1. What is periodisation and what is its use in football training?
Periodisation is to structure training sessions of a period of time in cycles. Imagine that you are going to build a house. We have raw materials, labour, work sessions, etc. Periodisation is about grouping work days in blocks and work units. In football it works the same way.
2. How to divide periods: months, weeks, terms?
Let's take for example a normal football season in Auckland for Youth in 12 grade. The first game begins in early April and the last in late September. Periodisation is to order all training sessions from April (or even weeks before) to September, in cycles or periods. For example:
We could arrange the sessions by months, (i.e. sessions in April, May, June, July, August and September).
We could also arrange sessions following the school calendar, (i.e. sessions in February to April for Term 1, May to mid-July for Term 2 and late July to late September for Term 3).
We could also put them in sequence following the competition schedule, i.e. sessions during grade competition, and sessions during the Championship competition.
My proposal is totally different, instead of periodization following the dates, terms, competitions, etc... we structure training sessions depending on the objectives that we want to work on and achieve in each sub-period, giving the specific and necessary time to each objective, and even to each player, level,
skills, etc. The key to remember is that you don't need the same amount of time and number of sessions to train "how to defend" on you do to train "passing". Going back to the example of the construction of the house, it's not as complex nor does it take the same time to place the structure of the house than to place the fence.
Note that we should consider both the school calendar as well as the one for competitions in order to avoid mistakes in periodization, e.g., in school holidays we shouldn't think about starting or ending a cycle, as it is very likely that many players will be missing. To start to develop a new concept or plan to finish a concept without the certainty of players participating will not be helpful. Similarly, before beginning the construction of the roof of the house, we must make sure to have enough pillars installed before calling the workers who will prepare the upper structure. If we consider that there will not be enough columns, beams, etc. for the roof on a particular date, we should leave a margin and periodise the roof installation for later. In our proposed model, we take holiday weeks as of no training for periodization effects. Logic shows that the periods must be variable in duration, simply because depending on what we're going to develop or achieve, we will need more or less time.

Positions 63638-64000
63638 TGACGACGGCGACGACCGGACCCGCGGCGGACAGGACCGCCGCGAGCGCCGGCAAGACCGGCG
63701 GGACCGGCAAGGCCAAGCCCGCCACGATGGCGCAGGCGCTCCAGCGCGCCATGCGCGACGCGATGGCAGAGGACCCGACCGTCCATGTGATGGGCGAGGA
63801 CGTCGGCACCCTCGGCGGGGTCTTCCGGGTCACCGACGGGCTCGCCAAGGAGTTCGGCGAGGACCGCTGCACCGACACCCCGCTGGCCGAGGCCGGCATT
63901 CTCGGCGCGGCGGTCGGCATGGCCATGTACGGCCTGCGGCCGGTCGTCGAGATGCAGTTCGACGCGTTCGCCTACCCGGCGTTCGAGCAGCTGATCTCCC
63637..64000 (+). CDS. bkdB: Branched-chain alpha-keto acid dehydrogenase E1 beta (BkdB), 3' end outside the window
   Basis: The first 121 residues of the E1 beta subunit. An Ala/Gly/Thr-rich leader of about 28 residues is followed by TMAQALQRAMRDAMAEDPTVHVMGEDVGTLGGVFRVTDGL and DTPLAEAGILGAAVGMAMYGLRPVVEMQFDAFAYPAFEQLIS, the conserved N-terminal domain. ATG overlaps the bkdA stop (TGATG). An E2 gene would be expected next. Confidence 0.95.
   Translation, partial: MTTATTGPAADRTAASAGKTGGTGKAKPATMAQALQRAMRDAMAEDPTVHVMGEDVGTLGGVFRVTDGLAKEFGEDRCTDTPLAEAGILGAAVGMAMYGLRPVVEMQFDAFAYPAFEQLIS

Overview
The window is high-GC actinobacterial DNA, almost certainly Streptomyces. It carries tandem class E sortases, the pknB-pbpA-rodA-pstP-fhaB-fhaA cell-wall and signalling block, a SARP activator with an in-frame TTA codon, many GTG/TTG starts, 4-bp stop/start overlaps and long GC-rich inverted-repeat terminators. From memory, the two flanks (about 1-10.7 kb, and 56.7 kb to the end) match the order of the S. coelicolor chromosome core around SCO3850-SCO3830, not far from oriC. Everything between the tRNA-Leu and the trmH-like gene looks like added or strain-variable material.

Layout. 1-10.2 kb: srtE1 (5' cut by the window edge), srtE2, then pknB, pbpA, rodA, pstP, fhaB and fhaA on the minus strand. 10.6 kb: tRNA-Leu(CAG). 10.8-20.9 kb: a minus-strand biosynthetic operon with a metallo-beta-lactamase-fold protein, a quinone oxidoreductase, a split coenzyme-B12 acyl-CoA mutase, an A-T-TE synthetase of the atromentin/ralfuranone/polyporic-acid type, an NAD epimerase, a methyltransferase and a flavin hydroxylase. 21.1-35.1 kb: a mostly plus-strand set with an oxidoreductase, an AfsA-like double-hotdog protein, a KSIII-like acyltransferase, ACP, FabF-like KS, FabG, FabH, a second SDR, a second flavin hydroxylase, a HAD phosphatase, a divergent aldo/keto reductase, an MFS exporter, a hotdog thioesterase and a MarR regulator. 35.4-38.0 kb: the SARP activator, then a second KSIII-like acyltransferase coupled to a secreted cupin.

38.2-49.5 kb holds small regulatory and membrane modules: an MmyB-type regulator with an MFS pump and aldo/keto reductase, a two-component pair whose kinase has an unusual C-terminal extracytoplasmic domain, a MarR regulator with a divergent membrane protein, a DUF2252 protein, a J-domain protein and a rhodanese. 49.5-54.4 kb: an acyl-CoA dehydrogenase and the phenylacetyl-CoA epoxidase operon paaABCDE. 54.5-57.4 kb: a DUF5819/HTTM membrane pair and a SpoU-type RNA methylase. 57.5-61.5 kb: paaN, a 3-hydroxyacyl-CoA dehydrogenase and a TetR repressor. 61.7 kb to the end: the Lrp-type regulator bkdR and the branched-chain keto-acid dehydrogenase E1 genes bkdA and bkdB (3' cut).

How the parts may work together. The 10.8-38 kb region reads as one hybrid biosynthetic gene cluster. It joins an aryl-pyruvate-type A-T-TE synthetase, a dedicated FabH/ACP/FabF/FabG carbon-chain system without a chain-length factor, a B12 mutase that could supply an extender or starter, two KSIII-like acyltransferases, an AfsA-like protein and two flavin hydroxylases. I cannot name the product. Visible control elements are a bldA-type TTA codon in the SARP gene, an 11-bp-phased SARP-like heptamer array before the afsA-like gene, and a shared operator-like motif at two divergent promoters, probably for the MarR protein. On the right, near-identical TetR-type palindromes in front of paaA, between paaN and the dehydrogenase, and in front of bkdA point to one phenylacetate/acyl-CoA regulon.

3. Objectives to achieve in each period.
The first thing is to select which goals we want to achieve in each period, which content we will develop for these objectives, what methodology we will use, how to evaluate the objectives we have achieved and the improvement proposals for future intervention. Continuing with the example, we need to do the foundation, build the structure, make partitions, walls, paint, electricity, plumbing, etc ... and each and every one of these actions requires a different amount of time.
4. In what order will we work on what we have decided to do?
Now we will have to sequence the objectives and previously selected content: in what order will we work with them? We set up the walls, do the plumbing and electricity and we finally paint it, for example.
5. When are we going to work on which contents?
Lastly, structure or periodise objectives and the selected and sequenced content. When are we going do what and that also precedes anything else. From this date to this other date we will achieve objective B which is subsequent to A (which we started earlier) and that will be necessary to reach the next objective C. We will put the foundation in January, we will set the pillars in February and in mid-May we will start the construction of the roof.
6. A real world periodisation proposal
Attending to everything discussed above, I hand to you my real periodization proposal for a football team for 12 grade for kids in the Auckland league:
Period 1 (3 Feb to 6 April) I'm going to call Pre-Season and which in turn is divided into sub-period I, Initial Contact, and sub period II Trials.
Period 2 (7 April to 18 May) I'll call Fundamental (basic for the development of the fundamental principles of the game). This period is sub-divided into Fundamental I: Fundamental Principles of Offensive Game and Fundamental II: Fundamentals of Defensive Play.
Period 3 (19 May to 29 Jun) I'll call Specific Offensive I, which in turn is sub-divided into Specific Offensive Ia: Attacking as a team and Specific Offensive Ib: Attack on Quartets.
Period 4 (30 Jun to 17 Aug) I'll call Specific Defensive I, which in turn is sub-divided into Specific Defensive I: Block and Specific Defensive II: Partners
Period 5 (18 Aug to 30 Sep) I'll call Specific Offensive II, which in turn is sub-divided into Specific Offensive IIa 2v1 and specific offensive IIb 1v1.
This is my real periodization and explanation on how to do it. The next step is to make the planning of sports training for football, which is to fill each of the parts with training objectives and content. This issue was discussed in a previous article. If you haven't read it, I recommend you do it.
I really hope you enjoyed this article that it is of assistance to you. If you liked it and if you know another coach or anyone else who might be interested in this topic please forward this article to that person's email, thanks.
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